Speaking of young priests working to restore our glorious Holy Mother Church, Father Marco Rangel has been named pastor of the huge parish of St. Mark in Plano, replacing the now retired Father Cliff Smith.  Father Rangel is another young priest who is very interested in the great Tradition of our Faith and who I am certain will be a very good shepherd for St. Mark.  I have lost touch with Father Rangel since he was assigned to other areas of the Diocese but when I knew him as a newly ordained priest who would wear Roman chasuble at Mass (including black for funeral Masses) and his cassock around the parish I have always been impressed.  I think Father Rangel’s assignment at St. Mark means there is potential for more authentic/traditional forms of the Liturgy there, as well.

Father Smith was a good man and priest, he did a great deal to support homeschooling  families in the northern Dallas suburbs, including making available a large facility for a homeschool co-op  to operate out of St. Marks. He did far more than most of his contemporaries by being willing to offer, if perhaps with some reluctance, an “experimental” Novus Ordo Latin Mass at his parish for over a year. He and I disagreed on various points but he was always more patient with hard cases like me than deserved and did make a number of positive changes, such as greatly expanding St. Mark’s confession times several years ago.  I pray he has a blessed and pious retirement.

All this indicates to me that Bishop Burns is either much more conservative or traditional in outlook, or that he has at least loosened the frankly unjust restraints his predecessor, the close Francis-ally Cardinal Farrell, imposed on priests of this diocese (such as refusing permission to offer Mass in Latin to ANY priest outside Mater Dei or St. William in Greenville, while admitting that restraint did not apply to any other language – pastors were and are free to start or change a Mass in Spanish to Vietnamese or Korean or Swahili or whatever language, so long as it was not the dreaded and feared Latin).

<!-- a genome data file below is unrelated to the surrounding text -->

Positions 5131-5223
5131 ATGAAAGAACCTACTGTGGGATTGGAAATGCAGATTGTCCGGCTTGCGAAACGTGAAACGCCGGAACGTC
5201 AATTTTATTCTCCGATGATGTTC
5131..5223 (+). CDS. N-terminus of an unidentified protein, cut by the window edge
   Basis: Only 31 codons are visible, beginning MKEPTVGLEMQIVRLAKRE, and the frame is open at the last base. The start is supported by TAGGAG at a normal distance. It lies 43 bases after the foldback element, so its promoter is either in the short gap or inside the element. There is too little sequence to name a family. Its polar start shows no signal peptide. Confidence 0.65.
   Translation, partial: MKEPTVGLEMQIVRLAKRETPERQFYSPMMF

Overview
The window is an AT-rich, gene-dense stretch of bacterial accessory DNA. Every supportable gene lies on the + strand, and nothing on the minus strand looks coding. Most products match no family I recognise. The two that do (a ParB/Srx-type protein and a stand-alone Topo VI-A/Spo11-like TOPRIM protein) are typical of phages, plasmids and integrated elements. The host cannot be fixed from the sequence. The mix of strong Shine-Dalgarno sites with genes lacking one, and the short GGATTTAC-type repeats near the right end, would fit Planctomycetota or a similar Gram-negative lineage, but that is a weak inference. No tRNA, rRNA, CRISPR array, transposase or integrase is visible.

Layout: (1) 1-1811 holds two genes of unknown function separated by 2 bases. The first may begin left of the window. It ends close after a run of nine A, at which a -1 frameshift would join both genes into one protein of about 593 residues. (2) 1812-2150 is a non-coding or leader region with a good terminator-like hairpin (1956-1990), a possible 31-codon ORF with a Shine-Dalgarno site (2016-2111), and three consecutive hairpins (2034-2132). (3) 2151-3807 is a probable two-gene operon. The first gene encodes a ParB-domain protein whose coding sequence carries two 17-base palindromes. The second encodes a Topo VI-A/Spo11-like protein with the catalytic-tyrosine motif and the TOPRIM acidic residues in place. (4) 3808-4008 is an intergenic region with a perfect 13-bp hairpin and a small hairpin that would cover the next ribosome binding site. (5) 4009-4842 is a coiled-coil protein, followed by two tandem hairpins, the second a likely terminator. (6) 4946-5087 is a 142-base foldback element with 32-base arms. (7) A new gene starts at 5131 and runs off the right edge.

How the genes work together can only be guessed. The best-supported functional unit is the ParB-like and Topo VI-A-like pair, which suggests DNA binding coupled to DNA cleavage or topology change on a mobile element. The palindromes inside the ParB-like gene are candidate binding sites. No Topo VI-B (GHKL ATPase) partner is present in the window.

But, modernist/leftist types have always chosen to define themselves much more by what they hate and fear than by what they love.  So go figure.

If you know of other good news, please let me know.   I am increasingly convinced that there will be another locale offering the TLM outside the designated ghetto of Mater Dei in Irving (not a knock on Mater Dei at all, I love it, but let’s face it, that’s what it is, a place to stuff all the worst miscreants and hopefully keep us mollified) within the next few years, barring any unforeseen events (such as Francis or his replacement attempting to re-abrogate the TLM; I would not put it past them, as they sing a new totally wrecked Episcopal-lite “church” into being, the contrast offered by the TLM communities and any other islands of orthodoxy will be too much for them to bear.  Plus, their hate must have an outlet).  So let us all pray with ever more fervor that this be prevented from occurring, by some miracle.  And let us be thankful for these positive developments and the many others that are likely occurring without our knowledge. Even though some of these situations may not be as “perfect” as we may ultimately desire, they are still very positive and should be recognized, as each step in the right direction leads more and more souls to an authentic, Christ-pleasing, traditional practice of the Faith, and most importantly in my mind significantly increases their likelihood of salvation, which after all is the point of it all.

So, more like this, please.

Extraordinary Talk on Extra Ecclesiam Nulla Salus by Fr. Isaac Mary Relyea April 2, 2019